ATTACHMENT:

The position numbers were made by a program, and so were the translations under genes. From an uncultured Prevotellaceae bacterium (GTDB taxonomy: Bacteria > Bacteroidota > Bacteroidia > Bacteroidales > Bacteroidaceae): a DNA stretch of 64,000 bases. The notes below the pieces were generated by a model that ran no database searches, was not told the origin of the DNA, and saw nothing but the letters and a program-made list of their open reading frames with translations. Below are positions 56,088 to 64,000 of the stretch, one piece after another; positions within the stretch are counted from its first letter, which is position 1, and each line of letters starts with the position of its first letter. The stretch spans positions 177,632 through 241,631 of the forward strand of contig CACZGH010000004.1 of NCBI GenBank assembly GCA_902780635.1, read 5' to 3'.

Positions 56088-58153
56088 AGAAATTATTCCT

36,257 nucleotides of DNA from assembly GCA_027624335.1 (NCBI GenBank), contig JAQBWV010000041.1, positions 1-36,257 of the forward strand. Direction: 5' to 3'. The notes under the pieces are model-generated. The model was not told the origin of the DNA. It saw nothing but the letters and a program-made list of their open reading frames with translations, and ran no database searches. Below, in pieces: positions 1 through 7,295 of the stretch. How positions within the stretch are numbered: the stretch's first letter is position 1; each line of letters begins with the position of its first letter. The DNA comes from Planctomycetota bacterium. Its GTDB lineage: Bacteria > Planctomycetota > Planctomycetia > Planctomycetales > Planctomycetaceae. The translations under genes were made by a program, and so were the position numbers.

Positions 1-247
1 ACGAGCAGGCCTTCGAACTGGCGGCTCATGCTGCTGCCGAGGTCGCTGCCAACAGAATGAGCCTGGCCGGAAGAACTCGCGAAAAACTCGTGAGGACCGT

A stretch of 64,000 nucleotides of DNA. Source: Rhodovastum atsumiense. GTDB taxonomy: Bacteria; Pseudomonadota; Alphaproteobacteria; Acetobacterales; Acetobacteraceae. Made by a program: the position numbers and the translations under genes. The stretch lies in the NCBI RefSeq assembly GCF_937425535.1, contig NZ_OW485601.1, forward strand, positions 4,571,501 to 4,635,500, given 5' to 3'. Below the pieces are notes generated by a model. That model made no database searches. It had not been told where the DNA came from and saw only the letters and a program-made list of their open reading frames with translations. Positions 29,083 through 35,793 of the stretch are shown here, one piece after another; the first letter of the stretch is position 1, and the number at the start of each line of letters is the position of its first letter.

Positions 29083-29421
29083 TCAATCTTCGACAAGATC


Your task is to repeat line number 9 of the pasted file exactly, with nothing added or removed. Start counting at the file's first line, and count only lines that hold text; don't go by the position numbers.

29083 TCAATCTTCGACAAGATC